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How to Set up and Program the ESP32 to Communicate with an Android Smartphone via Bluetooth

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ESP32 is a microcontroller board with a vast range of capabilities. It has built-in Wi-Fi and Bluetooth modules. Using both these modules, you can program ESP32 wirelessly. With this, you don’t have to worry about long-wire connections for controlling ESP32 peripherals.

In this article, we will connect an ESP32 board with an Android phone and communicate data over Bluetooth. Further, we will control an LED connected with the GPIO pins of ESP32 directly through the Android smartphone.


What is ESP32 Bluetooth LE

ESP32 is a microcontroller board that supports both Bluetooth Classic and Bluetooth Low energy also known as smart Bluetooth. The BLE or smart Bluetooth is specific for energy-efficient communication or designed for short-range communication or small data transfers.

The ESP32’s BLE functionality enables it to act as a server or a client in Bluetooth communications. It can handle tasks like reading and writing services. It can also encrypt connections and establish the Serial Port Profile (SPP) connections for data transmission in UART-BLE pass-through mode. The ESP32 Bluetooth supports the 4.2 protocols, which means it is compatible with different layers like the Physical Layer (PHY) and Link Layer (LL). It also has support for Host Controller Interface (HCI), among others.

Check the difference table for ESP32 Classic and BLE Bluetooth.

Feature Classic Bluetooth Low Energy Bluetooth (BLE)
Communication Type Sustained, two-way communication Intermittent, primarily one-way data bursts
Operational Range Can reach up to 100 meters Typically operates under 100 meters
Power Usage Consumes up to 1 Watt Ranges from 10 milliwatts to 500 milliwatts
Transfer Speed Data transfer rates vary from 1 to 3 Megabits per second Supports 125 Kilobits per second to 2 Megabits per second
Response Time Latency around 100 milliseconds Quick response with 6 milliseconds latency
Voice Support Equipped with voice transmission Lacks voice transmission functionality

Check out these ESP32 Bluetooth articles to get more inside of it.

How to Program ESP32 To Communicate over Bluetooth with Android Smartphone

To program ESP32 so it can communicate with an Android phone using the Bluetooth protocol, you have to set up the ESP32 Bluetooth serial library. For that, you must have an Arduino IDE setup with an ESP32 board installed.

After setting the ESP32 Bluetooth, you have to install the Bluetooth serial Android application. This will let you send instructions from an Android phone to ESP32 using Bluetooth Serial communication.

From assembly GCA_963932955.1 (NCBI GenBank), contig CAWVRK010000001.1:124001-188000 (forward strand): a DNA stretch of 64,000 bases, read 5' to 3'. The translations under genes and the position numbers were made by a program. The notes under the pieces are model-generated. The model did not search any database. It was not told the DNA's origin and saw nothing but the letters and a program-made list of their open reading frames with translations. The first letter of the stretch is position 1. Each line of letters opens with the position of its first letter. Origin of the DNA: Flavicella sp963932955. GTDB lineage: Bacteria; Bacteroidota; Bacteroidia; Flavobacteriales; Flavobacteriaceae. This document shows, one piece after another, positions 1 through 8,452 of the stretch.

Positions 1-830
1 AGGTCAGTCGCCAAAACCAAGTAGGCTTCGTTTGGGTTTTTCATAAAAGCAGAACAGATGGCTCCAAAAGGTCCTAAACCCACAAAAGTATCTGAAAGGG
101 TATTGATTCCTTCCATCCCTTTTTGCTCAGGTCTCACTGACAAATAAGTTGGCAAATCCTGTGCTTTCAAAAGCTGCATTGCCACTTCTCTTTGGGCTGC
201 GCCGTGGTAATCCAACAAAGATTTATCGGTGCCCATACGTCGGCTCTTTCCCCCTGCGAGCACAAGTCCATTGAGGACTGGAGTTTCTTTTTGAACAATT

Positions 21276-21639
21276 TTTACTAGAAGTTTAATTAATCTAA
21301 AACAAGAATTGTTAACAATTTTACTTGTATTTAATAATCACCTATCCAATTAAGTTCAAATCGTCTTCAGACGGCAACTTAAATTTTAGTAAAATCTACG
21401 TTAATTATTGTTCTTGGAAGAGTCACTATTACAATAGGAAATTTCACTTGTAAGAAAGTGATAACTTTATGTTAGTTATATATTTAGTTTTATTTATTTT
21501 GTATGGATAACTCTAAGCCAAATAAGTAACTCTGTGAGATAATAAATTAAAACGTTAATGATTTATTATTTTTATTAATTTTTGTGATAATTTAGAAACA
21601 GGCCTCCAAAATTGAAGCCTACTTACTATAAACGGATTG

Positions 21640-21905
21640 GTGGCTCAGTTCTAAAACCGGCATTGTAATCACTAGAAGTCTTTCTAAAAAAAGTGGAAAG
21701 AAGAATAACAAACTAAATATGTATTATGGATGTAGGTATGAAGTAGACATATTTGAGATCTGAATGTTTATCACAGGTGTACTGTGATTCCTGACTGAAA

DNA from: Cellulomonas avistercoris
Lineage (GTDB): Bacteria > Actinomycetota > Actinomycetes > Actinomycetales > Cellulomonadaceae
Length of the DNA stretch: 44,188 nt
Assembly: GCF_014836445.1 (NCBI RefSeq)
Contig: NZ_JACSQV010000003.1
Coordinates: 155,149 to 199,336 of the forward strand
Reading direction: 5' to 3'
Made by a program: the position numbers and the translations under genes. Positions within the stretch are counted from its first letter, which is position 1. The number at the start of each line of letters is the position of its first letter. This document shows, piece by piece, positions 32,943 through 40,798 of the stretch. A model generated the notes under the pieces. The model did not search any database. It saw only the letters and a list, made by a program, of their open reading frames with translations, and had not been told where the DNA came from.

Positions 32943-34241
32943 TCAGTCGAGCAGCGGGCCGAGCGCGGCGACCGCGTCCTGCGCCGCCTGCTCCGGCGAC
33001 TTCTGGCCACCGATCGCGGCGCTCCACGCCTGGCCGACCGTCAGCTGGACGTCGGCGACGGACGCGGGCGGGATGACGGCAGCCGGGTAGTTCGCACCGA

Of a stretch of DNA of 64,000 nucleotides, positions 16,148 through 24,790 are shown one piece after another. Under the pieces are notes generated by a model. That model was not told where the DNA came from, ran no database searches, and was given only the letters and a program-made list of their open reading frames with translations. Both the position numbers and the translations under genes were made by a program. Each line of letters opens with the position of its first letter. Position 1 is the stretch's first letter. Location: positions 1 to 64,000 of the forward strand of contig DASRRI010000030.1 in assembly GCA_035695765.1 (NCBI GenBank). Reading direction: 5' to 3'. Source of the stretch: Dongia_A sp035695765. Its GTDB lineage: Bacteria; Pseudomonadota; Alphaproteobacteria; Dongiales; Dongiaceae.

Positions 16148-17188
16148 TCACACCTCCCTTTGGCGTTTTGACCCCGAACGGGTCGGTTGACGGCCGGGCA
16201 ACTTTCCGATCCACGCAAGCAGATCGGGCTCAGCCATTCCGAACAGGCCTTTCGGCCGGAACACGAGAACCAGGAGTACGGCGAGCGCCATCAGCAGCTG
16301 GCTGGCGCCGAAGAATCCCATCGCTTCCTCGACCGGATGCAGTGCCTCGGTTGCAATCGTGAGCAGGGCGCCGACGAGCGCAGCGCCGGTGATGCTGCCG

Let’s take a closer look at each of these steps:

Steps for Connecting ESP32 Bluetooth with Android Phone

To program the ESP32 board for Bluetooth communication, follow these given steps:

Step 1: Installing the ESP32 Board in Arduino IDE

To install the ESP32 on the Arduino IDE, simply follow the guide provided in this article.

Installing the ESP32 Board in Arduino IDE

After installation, the ESP32 board can be connected and programmed using Arduino IDE.

Step 2: Upload the ESP32 Bluetooth Code

Once the ESP32 board is installed, you will see different pre-installed libraries and their examples in Arduino IDE. All these libraries are related to the ESP32 board. For Bluetooth serial communication, we are going to use the ESP32 BluetoothSerial.h library example code.

To open the example code, open Arduino IDE and go to: File > Examples > BluetoothSerial > SerialtoSerialBT

To open this example code, make sure the ESP32 board is selected.


After opening the example code, you will see the following code in your Arduino IDE window:

//Welcome To Linuxhint

#include "BluetoothSerial.h"

//#define USE_PIN // Uncomment this if you want PIN during pairing
const char *pin = "1234"; // Define a custom pairing PIN

String device_name = "ESP32";

#error Bluetooth is not enabled! Run `make menuconfig` to enable it

#error Serial Bluetooth missing or not enabled. It is only available for the ESP32 chip.

BluetoothSerial SerialBT;

void setup() {
  SerialBT.begin(device_name); //Bluetooth device name
  Serial.printf("The device "%s" is started.\nStart pairing your device!\n", device_name.c_str());
  //Serial.printf("The device "%s" with MAC address %s is started.\nStart pairing it with Bluetooth!\n", device_name.c_str(), SerialBT.getMacString());
  #ifdef USE_PIN
    Serial.println("Using PIN");

void loop() {
  if (Serial.available()) {
  if (SerialBT.available()) {

After uploading the code, you will see the following message on the screen. This message describes that your ESP32 board is ready for pairing.


Step 3: Code Explanation

The code started with including the necessary libraries and checking for Bluetooth availability. It also sets up variables for the Bluetooth device name and PIN.